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American Tobacco Co. v. Grinnell

Supreme Court of Texas

February 13, 1996, Argued ; June 20, 1997, Delivered

No. 94-1227

Opinion

 [*424]  In this wrongful death case, we confront an [**2]  issue with profound health and public policy consequences: whether "common knowledge" of the health risks of cigarette smoking relieves tobacco companies of any duty to warn smokers of those risks. Applying our usual summary judgment standard, we conclude that the defendant has conclusively established the defense of common knowledge with regard to the general health risks of smoking. We also conclude, however, that the defendant has not conclusively established the common knowledge defense with regard to the addictive nature of cigarettes. Accordingly, we conclude that the defendant is entitled to summary judgment on most, but not all of the plaintiffs' claims, and remand the surviving claims to the trial court for further proceedings.

 [*425]  In 1952, nineteen-year-old Wiley Grinnell began smoking Lucky Strikes, cigarettes manufactured by the American Tobacco Company. Almost a year later, Grinnell changed to Pall Malls, also manufactured by American. After smoking for approximately thirty-three years, Grinnell was diagnosed with lung cancer in July 1985. Shortly thereafter, he filed this lawsuit. He died less than a year later. Grinnell's family continued this suit after his [**3]  death, adding wrongful death and survival claims. The family alleges that American failed to warn of, and actively concealed, facts that it knew or should have known, including the facts that Grinnell could quickly become addicted to cigarettes and that his smoking could result in injury or death from the cancer-causing ingredients if he used the cigarettes as American intended. They also allege that, even though American knew or should have known that its cigarettes were dangerous and could not be used safely, American represented to consumers that cigarettes were not harmful, dangerous, or capable of causing injury.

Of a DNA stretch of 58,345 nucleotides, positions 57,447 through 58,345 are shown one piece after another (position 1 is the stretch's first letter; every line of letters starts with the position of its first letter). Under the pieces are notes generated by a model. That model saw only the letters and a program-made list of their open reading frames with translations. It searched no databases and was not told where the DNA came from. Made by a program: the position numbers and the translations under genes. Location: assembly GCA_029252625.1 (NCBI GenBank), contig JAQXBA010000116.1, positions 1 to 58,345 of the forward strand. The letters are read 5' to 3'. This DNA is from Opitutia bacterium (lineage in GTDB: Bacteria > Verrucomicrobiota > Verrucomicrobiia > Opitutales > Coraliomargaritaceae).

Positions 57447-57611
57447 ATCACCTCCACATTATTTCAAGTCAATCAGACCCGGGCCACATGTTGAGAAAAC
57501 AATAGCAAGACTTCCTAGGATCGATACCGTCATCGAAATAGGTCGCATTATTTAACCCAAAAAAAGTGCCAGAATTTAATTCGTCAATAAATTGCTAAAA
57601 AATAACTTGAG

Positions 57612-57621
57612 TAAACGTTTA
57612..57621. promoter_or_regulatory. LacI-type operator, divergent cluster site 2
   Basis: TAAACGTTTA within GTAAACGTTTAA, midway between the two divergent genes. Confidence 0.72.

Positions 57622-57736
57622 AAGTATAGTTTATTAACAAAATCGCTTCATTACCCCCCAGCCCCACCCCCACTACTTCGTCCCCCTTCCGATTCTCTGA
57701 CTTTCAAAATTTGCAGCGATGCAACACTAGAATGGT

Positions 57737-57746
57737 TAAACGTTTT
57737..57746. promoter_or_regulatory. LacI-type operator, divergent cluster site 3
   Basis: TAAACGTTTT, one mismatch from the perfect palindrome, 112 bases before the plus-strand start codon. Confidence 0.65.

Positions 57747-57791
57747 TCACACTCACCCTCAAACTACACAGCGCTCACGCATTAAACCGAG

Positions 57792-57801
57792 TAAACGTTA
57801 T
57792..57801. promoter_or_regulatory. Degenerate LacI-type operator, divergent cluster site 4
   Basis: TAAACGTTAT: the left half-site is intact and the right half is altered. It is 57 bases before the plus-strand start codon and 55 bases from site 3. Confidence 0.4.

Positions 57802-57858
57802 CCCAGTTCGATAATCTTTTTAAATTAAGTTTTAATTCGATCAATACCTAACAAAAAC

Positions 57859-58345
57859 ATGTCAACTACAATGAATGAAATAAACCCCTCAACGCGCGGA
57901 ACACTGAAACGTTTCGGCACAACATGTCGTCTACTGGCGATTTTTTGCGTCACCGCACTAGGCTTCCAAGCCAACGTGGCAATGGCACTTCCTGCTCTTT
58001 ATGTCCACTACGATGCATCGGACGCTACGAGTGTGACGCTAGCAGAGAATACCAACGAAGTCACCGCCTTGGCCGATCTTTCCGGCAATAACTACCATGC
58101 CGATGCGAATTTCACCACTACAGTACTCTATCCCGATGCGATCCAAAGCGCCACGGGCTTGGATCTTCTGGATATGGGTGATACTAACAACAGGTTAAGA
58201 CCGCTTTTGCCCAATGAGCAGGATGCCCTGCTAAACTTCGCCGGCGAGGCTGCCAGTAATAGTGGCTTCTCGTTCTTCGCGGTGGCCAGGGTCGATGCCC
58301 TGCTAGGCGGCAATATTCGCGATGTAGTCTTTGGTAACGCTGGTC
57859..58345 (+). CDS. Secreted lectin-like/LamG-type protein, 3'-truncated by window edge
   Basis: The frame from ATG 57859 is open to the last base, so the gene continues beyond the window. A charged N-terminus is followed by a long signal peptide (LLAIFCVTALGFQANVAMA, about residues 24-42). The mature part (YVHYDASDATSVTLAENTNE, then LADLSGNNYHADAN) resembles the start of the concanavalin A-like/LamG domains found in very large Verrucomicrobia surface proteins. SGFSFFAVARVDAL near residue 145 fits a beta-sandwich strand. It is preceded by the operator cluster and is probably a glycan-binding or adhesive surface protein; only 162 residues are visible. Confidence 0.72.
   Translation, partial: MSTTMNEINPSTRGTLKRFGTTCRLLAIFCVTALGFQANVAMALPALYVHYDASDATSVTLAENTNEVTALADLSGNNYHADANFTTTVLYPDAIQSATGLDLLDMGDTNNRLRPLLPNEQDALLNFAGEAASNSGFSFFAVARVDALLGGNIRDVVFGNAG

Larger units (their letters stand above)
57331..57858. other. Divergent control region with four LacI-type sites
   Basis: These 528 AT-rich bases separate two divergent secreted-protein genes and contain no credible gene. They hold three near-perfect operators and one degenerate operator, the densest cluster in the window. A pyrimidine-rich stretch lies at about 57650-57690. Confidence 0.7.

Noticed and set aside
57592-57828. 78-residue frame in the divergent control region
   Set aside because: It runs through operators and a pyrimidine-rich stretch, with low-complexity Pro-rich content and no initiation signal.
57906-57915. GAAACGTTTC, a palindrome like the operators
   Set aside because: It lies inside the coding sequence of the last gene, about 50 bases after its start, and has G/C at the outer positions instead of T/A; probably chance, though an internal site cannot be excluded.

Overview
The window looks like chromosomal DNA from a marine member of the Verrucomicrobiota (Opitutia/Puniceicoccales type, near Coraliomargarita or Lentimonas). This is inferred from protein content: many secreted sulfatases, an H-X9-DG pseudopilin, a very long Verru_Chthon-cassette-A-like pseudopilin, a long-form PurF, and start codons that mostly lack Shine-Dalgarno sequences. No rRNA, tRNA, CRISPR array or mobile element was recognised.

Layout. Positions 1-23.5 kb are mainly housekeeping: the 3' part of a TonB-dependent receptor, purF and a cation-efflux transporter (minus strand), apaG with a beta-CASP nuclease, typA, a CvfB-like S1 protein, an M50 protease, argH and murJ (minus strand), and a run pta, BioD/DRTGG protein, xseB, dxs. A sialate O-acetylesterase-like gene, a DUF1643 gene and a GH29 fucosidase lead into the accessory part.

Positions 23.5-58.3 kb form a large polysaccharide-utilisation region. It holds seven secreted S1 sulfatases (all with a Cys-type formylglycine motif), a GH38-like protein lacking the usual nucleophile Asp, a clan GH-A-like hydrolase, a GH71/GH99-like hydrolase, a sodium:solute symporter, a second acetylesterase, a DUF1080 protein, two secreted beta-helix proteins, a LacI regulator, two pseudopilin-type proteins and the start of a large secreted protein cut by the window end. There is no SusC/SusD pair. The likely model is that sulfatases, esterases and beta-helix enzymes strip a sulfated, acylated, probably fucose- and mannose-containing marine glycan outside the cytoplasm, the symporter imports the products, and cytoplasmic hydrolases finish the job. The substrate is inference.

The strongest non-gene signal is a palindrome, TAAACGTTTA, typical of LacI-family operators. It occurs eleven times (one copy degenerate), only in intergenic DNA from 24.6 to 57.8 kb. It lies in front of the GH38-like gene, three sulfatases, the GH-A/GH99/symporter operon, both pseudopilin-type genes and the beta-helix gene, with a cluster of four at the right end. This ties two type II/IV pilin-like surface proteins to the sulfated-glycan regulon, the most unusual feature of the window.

The Grinnells assert essentially six interrelated claims: (1) strict liability design, marketing, and manufacturing defect; (2) negligent testing, failure to warn, misrepresentation, and design; (3) affirmative fraudulent misrepresentation and fraudulent concealment; (4) Deceptive Trade Practices Act violations for failure to disclose and deceptive advertising; (5) breach of express and implied warranties; and (6) civil conspiracy. They also assert claims based on violations of sections 321, 389, 519, and 520 of the Restatement (Second) of Torts (1965, 1977). The [**4]  gravamen of their complaint is that Grinnell began smoking because American did not warn him of the potential dangers of smoking, and once he began smoking he could not stop because he became addicted to cigarettes.

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951 S.W.2d 420 *; 1997 Tex. LEXIS 56 **; 40 Tex. Sup. J. 658; 33 U.C.C. Rep. Serv. 2d (Callaghan) 331; CCH Prod. Liab. Rep. P14,992

THE AMERICAN TOBACCO COMPANY, INC., PETITIONER v. JEANNIE GRINNELL, INDIVIDUALLY AND AS INDEPENDENT EXECUTRIX OF THE ESTATE OF WILEY GRINNELL, JR., DECEASED, WILEY AND FRANCES GRINNELL, SR., AND KEVIN GRINNELL, RESPONDENTS

Prior History:   [**1]   ON APPLICATION FOR WRIT OF ERROR TO THE COURT OF APPEALS FOR THE NINTH DISTRICT OF TEXAS.

Disposition: Reversed in part and affirmed in part and remanded.

CORE TERMS

cigarettes, smoking, addictive, tobacco, warnings, common knowledge, advertisements, preempted, summary judgment, manufacturer, pesticide, risks, unreasonable danger, general health, design defect, manufacturing defect, residue, matter of law, consumer, products, cancer, lung cancer, implied warranty, health risk, misrepresentation, commonly known, effects, user, nicotine, alcohol

Civil Procedure, Summary Judgment, Burdens of Proof, General Overview, Appeals, Summary Judgment Review, Entitlement as Matter of Law, Torts, Products Liability, Theories of Liability, Strict Liability, Types of Defects, Design Defects, Marketing & Warning Defects, Criminal Law & Procedure, Defenses, Intoxication, Evidence, Inferences & Presumptions, Presumptions, Rebuttal of Presumptions, Manufacturing Defects, Business & Corporate Compliance, Environmental Law, Hazardous Wastes & Toxic Substances, Pesticides, Governments, Agriculture & Food, Movant Persuasion & Proof, Commercial Law (UCC), Contract Provisions, Warranties, Contracts Law, Contract Conditions & Provisions, Implied Warranties, Contracts Law, Types of Contracts, Express Warranties, Defenses, Demurrers & Objections, Affirmative Defenses, Legislation, Statute of Limitations, Time Limitations, Sales of Goods, Tolling of Statute of Limitations, Discovery Rule, Types of Commercial Transactions, Consideration, Enforcement of Promises, Fraud & Misrepresentation, Negligent Misrepresentation, Elements, Contract Formation, Business Torts, Sales (Article 2), Contract Terms, Negligence, Concerted Action, Civil Conspiracy, Strict Liability, Abnormally Dangerous Activities, Antitrust & Trade Law, Consumer Protection, Tobacco Products, Federal Cigarette Labeling & Advertising Act, Communications Law, Regulated Practices, Content Regulation, Advertising, State Regulation, Procedural Matters, Preemption, Nondisclosure, Deceptive & Unfair Trade Practices, False Advertising